Sidney Lowe must be talking to former NC State football coach Lou Holtz, a man who was infamous for effusively praising even the lightest of opponents as being world-beaters while talking about his own team as though they were elementary school scrubs picked last in PE for a game of kickball.
For example, in the July 1 online edition of Technician, Lowe stated that “You like to think they can come in right away and help you right away, but we know how tough it is in our conference. Very few guys come in and dominate as freshmen, so I don’t want to put that kind of pressure on these guys. They’re going to take some bumps, but they’re going to do more good things than bad and be great for our program for years to come.”
Lowe is referring, of course, to his incoming freshman class of players that are expected to greatly rejuvinate Wolfpack fortunes. Forward C.J. Leslie, point guard Ryan Harrow and guard Lorenzo Brown will join the core of a Wolfpack team that foundered in the early part of the season only to gather itself together late and reach the semifinals of the ACC Tournament. They faltered and ended their season after the second round of the National Invitation Tournament, setting the stage for higher expectations for this year.
While Coach Lowe may try to ratchet down expectations, his optimism shone through when he said ”I’m excited about the possibilities, just [by] bringing in a few more players that we feel we can help us. We try to work hard every day. We definitely feel good about the possibilities.”
True enough, the possibilities are there for a great season, but the simple fact is that this year, State’s fans expect more from the Wolfpack – and by extension, from Sidney Lowe. Some even call it a make or break year for the coach, one where he has to take his team to the NCAA tournament as an at-large team if he plans to be around to coach the Pack in 2011-12.
Some say that pressure to win is the same pressure that caused Herb Sendek to be “fired” (even though he was asked by university administrators and top donors to stay) and that State’s woes are due to the Royal Blues of Duke and Carolina. That’s easy to say and on the surface it may make some sense, but it’s also quite thin on any analytical understanding of the ACC or of how basketball recruiting works. While Duke and UNC are indeed formidable in-conference foes, other schools in the conference have managed to field solid teams that are competitive night in and night out, and also, basketball recruiting is an endeavor that’s national in scope and doesn’t rely completely on in-state recruiting as does football as a component of success. Were it the latter, State, Carolina, Duke and Wake Forest would butt heads at each and every gym across the state, but has happened very rarely for decades. Further, top players are not going to shy away from playing Duke or Carolina, as good players tend to want to play against other good players. All in all, that theory fails to hold much water at all. As a charter ACC school with great facilities, traditions, fans and media coverage, there’s no reason whatsoever for NC State to not be able to compete with anyone in country, day in and day out. Sure, building a solid program where an annual trip to the NCAA tournament will take time, but to imply it cannot happen because NC State is unfortunate enough to be located in the same metropolitan area as Duke and Carolina is quite frankly ridiculous.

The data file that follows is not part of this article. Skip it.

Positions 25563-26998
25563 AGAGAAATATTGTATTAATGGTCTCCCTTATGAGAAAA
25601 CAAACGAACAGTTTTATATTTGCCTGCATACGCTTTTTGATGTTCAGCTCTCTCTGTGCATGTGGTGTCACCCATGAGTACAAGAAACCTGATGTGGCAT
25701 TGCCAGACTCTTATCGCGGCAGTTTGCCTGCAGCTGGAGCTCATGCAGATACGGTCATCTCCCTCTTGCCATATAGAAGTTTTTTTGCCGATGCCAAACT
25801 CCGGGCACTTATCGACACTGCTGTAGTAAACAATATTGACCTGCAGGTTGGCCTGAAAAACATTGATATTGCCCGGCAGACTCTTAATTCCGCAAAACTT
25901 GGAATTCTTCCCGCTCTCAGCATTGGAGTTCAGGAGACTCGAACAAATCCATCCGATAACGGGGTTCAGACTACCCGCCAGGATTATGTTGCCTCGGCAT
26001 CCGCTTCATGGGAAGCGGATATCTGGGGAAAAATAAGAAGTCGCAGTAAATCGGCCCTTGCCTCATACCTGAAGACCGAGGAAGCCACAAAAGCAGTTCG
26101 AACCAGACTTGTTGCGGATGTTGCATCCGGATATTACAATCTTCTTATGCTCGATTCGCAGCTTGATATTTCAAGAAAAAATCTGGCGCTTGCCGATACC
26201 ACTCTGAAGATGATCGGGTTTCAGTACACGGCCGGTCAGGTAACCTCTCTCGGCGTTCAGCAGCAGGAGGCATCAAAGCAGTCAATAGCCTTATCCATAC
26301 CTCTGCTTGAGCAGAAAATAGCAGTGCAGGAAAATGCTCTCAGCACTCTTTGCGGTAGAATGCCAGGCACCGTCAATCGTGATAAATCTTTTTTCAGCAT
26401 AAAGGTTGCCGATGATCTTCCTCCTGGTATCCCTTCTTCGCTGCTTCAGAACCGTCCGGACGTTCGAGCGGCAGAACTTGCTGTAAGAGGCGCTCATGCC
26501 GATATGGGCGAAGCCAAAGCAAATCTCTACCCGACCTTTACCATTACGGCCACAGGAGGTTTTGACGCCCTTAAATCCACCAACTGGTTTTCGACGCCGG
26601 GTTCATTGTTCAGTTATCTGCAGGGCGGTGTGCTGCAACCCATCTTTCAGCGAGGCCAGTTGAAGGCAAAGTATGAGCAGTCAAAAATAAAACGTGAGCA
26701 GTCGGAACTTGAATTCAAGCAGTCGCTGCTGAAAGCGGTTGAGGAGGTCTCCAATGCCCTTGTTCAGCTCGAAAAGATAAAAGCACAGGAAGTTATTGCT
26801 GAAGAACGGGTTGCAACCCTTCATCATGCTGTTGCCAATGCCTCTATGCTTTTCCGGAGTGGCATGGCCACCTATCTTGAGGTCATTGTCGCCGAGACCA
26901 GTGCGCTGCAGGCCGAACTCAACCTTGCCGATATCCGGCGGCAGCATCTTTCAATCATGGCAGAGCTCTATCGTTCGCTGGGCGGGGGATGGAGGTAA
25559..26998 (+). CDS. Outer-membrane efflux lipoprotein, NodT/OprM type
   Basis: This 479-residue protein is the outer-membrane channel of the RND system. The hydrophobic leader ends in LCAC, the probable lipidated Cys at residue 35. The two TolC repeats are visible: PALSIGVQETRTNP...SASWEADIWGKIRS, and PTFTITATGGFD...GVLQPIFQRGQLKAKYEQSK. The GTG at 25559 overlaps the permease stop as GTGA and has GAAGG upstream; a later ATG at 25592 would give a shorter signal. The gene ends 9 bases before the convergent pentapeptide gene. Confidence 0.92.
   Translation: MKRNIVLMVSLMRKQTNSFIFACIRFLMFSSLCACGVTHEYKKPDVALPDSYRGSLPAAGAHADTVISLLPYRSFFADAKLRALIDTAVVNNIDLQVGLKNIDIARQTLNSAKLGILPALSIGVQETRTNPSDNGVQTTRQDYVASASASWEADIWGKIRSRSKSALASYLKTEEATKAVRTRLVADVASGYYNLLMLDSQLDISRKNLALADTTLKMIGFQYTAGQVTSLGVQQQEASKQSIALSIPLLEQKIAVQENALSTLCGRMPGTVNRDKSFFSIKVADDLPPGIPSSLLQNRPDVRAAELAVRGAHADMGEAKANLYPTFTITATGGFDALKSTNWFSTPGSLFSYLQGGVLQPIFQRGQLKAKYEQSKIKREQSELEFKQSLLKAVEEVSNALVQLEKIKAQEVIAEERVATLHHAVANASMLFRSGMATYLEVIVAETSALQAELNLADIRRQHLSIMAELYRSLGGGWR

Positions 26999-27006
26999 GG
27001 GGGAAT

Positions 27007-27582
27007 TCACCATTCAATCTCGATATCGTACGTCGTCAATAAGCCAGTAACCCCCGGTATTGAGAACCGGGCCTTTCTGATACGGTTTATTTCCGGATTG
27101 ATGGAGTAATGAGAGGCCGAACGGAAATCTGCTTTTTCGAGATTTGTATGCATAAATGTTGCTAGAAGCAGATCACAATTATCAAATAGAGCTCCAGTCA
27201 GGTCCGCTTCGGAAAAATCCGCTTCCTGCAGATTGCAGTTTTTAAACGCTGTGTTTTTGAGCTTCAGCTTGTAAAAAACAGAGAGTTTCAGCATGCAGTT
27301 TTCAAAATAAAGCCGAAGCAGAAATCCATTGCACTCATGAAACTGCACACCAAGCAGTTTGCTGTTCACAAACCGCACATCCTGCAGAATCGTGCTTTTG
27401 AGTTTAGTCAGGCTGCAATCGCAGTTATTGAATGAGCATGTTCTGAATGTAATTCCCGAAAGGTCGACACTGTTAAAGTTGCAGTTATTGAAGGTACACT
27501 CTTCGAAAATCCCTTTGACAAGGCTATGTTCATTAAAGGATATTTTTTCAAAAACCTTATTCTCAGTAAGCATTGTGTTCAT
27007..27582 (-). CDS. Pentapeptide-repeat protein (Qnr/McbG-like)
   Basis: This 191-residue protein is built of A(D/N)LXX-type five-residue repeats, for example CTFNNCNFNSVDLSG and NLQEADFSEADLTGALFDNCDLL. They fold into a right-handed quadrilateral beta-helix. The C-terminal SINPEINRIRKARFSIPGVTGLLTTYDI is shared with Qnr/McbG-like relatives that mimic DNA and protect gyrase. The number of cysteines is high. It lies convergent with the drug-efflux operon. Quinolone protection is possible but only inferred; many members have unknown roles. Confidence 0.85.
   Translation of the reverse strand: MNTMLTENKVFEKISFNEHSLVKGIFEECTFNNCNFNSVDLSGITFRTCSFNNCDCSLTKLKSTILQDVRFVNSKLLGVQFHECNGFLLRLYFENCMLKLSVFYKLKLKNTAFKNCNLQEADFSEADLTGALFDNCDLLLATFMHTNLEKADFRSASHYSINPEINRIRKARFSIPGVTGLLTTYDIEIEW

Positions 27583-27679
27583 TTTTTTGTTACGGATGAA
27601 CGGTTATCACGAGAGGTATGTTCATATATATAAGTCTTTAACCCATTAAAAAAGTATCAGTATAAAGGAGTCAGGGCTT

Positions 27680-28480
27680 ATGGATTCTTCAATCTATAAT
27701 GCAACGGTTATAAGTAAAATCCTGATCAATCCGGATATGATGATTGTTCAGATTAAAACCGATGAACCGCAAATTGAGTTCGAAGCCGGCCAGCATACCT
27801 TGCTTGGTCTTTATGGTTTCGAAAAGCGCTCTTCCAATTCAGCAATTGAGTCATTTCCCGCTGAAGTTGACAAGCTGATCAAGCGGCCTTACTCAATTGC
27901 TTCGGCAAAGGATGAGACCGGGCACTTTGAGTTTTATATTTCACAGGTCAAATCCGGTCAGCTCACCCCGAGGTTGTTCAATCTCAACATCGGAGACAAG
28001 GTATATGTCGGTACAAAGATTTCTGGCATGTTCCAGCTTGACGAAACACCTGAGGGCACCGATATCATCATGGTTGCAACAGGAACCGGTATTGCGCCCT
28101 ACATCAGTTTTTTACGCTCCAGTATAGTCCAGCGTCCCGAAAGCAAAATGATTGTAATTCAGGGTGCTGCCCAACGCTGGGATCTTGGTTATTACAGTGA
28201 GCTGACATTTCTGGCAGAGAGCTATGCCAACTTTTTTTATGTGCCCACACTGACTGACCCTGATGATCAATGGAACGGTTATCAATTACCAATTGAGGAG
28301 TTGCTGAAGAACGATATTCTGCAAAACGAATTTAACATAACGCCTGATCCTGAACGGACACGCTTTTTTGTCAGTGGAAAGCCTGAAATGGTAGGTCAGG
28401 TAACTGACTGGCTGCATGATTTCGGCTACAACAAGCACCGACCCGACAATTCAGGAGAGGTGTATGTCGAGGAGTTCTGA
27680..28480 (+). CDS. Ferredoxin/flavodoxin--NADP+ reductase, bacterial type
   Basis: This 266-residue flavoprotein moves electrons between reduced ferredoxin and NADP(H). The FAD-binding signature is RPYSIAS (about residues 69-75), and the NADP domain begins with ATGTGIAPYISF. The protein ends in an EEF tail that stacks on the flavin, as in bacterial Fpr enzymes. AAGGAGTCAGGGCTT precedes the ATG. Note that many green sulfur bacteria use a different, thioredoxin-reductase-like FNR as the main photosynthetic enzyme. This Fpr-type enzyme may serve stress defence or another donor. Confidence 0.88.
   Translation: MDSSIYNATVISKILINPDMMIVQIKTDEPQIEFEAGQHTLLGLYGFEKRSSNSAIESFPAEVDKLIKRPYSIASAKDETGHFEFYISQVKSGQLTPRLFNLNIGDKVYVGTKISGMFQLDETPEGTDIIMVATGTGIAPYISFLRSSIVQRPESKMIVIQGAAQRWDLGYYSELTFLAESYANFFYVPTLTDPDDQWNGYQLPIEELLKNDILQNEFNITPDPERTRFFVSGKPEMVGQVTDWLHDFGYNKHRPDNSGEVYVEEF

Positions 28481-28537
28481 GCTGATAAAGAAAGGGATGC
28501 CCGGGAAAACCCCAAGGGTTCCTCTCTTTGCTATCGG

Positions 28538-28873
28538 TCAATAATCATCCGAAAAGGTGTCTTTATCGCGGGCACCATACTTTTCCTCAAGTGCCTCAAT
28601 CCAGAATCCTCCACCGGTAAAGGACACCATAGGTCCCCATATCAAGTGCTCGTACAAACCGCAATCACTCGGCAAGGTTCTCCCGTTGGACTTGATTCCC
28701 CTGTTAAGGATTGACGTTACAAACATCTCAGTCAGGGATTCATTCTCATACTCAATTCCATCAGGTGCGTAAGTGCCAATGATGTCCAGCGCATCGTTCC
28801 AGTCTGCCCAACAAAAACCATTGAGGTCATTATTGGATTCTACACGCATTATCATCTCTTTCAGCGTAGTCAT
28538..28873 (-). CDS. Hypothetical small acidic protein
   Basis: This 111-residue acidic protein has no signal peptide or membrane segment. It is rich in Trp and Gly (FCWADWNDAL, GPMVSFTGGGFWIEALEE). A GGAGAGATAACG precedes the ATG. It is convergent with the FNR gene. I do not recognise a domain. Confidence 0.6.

No matter what Lowe says, this season is critical to him and he surely knows it. As SFN founder BJD95 stated in a lively thread in our forums talking about NC State’s hoops prospects for the next season, “it’s a new era. It really doesn’t matter what Lowe says anymore, only what he does. This kind of expectations gaming played well when Lee Fowler was athletic director, but I am cautiously optimistic that we have entered a “culture of accountability” phase, and that Debbie Yow has a short list for football and basketball (and isn’t afraid to use it).”
In other words, anything resembling a repeat of the last few seasons might mean a change at the helm next spring. That’s quite simply the most realistic scenario.
But that’s next year, and this year holds a lot of promise. While Lowe may be correct in not trying to allow fans and media to apply undue pressure on his youthful new charges, he certainly has to realize that this year is going to be one that will be a referendum on his program and tenure at his alma mater. That’s pressure, no matter how one looks at it.